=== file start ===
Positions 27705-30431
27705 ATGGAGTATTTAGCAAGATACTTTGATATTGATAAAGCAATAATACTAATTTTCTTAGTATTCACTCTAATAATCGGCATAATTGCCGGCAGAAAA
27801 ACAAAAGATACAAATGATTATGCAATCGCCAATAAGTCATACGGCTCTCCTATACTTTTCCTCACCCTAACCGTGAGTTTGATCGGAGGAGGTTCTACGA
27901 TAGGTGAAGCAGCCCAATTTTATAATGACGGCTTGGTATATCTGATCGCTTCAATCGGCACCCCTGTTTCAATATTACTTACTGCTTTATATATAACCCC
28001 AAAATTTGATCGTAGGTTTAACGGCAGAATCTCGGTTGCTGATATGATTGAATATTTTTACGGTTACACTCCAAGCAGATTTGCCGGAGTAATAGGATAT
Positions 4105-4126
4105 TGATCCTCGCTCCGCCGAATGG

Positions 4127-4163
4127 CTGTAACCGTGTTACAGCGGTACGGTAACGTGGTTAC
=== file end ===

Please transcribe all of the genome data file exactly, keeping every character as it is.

Positions 27705-30431
27705 ATGGAGTATTTAGCAAGATACTTTGATATTGATAAAGCAATAATACTAATTTTCTTAGTATTCACTCTAATAATCGGCATAATTGCCGGCAGAAAA
27801 ACAAAAGATACAAATGATTATGCAATCGCCAATAAGTCATACGGCTCTCCTATACTTTTCCTCACCCTAACCGTGAGTTTGATCGGAGGAGGTTCTACGA
27901 TAGGTGAAGCAGCCCAATTTTATAATGACGGCTTGGTATATCTGATCGCTTCAATCGGCACCCCTGTTTCAATATTACTTACTGCTTTATATATAACCCC
28001 AAAATTTGATCGTAGGTTTAACGGCAGAATCTCGGTTGCTGATATGATTGAATATTTTTACGGTTACACTCCAAGCAGATTTGCCGGAGTAATAGGATAT
Positions 4105-4126
4105 TGATCCTCGCTCCGCCGAATGG

Positions 4127-4163
4127 CTGTAACCGTGTTACAGCGGTACGGTAACGTGGTTAC